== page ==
It's impossible to ignore the gaudy numbers in Ronda Rousey's recent fights, where she's finished four opponents in a total of 130 seconds. Her latest victory against Bethe Correia lasted 34 seconds, which was still longer than her two previous fights combined.

The fourth fight in that list was Rousey's win over Olympic silver medalist Sara McMann that ended just 66 seconds into the first round. Rousey connected with a hard knee to the body that dropped McMann to the canvas, and the fight was stopped almost immediately.

But McMann hasn't been able to let go of the way things ended because she has believed since that night in 2014 that the referee stopped things too early.

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Since the loss to Rousey at UFC 170, McMann has gone 1-1 with a majority-decision loss in a razor-close fight with No. 1 contender Miesha Tate. As she approaches her fight this weekend against Amanda Nunes at UFC Fight Night: Teixeira vs. Saint Preux, McMann is still contemplating a second fight with Rousey, for a chance to finish what she started.

"Any time I lose, I want revenge," McMann told FOX Sports on Thursday. "I want to avenge the loss, I want to go back and show I'm better than the person. I feel that towards Miesha and Ronda, but obviously the one with Ronda, that was even more controversial stoppage, so I would like that one to be first."

Lately, all the talk surrounding Rousey has been the notion that she's already cleared out the women's bantamweight division in the two years she's been UFC champion. The clearest reasoning behind that logic is Rousey facing Tate for a third time simply because no other contenders have risen to the occasion.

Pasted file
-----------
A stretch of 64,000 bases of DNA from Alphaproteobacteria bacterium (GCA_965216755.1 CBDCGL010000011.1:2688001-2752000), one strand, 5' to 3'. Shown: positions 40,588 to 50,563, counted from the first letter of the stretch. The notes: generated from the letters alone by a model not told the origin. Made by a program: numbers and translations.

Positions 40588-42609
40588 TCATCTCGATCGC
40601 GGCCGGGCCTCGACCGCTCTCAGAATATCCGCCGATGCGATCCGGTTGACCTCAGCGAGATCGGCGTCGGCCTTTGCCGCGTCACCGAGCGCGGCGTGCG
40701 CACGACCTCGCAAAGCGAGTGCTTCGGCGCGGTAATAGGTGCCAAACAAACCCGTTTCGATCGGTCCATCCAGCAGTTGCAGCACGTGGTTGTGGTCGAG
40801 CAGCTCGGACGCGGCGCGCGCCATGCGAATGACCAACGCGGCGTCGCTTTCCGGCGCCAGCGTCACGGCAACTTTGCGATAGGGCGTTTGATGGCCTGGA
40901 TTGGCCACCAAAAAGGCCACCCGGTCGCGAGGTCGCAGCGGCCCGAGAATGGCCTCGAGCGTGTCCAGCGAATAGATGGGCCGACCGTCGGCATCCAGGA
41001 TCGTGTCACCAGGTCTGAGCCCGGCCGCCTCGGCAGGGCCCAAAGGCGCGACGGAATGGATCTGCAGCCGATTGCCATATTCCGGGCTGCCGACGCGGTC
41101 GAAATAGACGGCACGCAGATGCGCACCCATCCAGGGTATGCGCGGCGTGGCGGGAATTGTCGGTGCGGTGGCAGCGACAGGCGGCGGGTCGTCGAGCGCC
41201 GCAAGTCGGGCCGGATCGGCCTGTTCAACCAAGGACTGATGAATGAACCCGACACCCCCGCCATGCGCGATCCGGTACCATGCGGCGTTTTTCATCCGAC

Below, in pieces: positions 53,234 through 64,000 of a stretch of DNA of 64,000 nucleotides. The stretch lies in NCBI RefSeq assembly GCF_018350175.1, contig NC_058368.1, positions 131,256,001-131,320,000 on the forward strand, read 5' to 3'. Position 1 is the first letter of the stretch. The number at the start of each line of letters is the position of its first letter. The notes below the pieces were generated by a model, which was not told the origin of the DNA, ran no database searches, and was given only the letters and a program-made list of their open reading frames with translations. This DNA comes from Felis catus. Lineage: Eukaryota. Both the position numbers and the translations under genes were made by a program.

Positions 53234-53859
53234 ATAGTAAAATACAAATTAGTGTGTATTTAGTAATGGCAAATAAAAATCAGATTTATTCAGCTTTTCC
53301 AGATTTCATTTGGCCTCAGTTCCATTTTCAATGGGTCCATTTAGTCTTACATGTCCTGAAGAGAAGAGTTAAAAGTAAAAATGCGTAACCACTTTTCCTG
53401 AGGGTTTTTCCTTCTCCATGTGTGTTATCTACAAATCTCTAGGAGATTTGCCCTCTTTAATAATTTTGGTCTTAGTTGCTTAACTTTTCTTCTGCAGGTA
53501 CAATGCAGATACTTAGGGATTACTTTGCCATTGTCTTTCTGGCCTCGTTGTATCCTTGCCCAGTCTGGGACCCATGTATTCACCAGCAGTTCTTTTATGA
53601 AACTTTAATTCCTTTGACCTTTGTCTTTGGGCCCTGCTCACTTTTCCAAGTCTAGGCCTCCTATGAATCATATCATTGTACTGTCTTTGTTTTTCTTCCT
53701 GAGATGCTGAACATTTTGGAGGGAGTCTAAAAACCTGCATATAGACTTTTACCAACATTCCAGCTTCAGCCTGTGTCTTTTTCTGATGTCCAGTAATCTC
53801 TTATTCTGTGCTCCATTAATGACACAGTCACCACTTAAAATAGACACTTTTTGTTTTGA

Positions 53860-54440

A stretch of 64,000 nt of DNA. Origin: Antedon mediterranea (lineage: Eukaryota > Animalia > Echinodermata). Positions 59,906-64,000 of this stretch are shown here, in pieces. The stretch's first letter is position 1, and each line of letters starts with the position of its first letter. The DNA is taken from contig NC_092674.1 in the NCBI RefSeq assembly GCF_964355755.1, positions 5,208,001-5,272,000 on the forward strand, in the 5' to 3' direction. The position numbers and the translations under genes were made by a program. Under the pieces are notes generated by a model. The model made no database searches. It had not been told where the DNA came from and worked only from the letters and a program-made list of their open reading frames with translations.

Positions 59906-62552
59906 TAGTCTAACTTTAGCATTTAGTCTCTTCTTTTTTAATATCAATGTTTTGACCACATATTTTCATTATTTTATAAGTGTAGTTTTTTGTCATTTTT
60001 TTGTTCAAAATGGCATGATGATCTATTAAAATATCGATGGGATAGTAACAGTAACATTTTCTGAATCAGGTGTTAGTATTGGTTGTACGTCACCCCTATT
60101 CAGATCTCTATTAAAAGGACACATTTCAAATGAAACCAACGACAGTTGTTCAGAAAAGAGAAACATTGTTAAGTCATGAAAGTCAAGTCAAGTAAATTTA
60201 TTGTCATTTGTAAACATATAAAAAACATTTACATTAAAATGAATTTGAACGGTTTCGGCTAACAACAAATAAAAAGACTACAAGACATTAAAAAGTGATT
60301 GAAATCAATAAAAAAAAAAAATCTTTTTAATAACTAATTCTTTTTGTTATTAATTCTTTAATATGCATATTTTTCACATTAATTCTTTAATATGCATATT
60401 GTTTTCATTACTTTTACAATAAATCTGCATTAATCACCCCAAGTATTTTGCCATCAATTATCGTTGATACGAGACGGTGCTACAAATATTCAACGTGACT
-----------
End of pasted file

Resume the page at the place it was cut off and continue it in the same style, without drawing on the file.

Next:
McMann won't argue with Rousey's dominance, and she's not even going to discount her loss to the champion. She just wants another crack at Rousey because she knows she's far better than she was able to show in the first fight.

"For me, I know the fighter I am. Considering the fact that it was stopped after a minute and six seconds, that didn't show the fighter that I am," McMann said. "If they feel like (Ronda's cleaned out the division), it's justifiable. I don't think Alexis Davis is the fighter that she showed, or Cat Zingano; I think that they're much better than that.

"I think especially when it comes to the armbars, that's not a fluke; that's earned. That's something I can say she is heads and tails above other girls executing armbars, and she proved that in judo. That was one of the moves she was excellent at in judo, so if you reach an Olympic level where you have a medal in the Olympics, then obviously it's something that you're very good at."

With her fight this weekend against another top-10 opponent, McMann wants to prove why she belongs back in the hunt to earn another shot at Rousey and the women's bantamweight title.

The first time around, many believed McMann's wrestling could be the ultimate foil to Rousey's judo, but there wasn't a takedown in the whole 66 seconds.

McMann isn't into making predictions about how a second Rousey fight would go, exactly, except to say she knows her hand would be raised at the end of the night.

"Even to this day, people keep coming up to me and they're like, 'That fight was stopped too soon.' I'm just sitting and eating lunch and people are like, 'You should be in there; you're the one that's going to beat Ronda.' I was like, 'I think so, too,'" McMann said.

"That is exactly how I feel. I think I'm the one that's going to dethrone her."

Catch McMann's fight along with the rest of the UFC Fight Night: Teixeira vs. Saint Preux card with our viewing and schedule guide.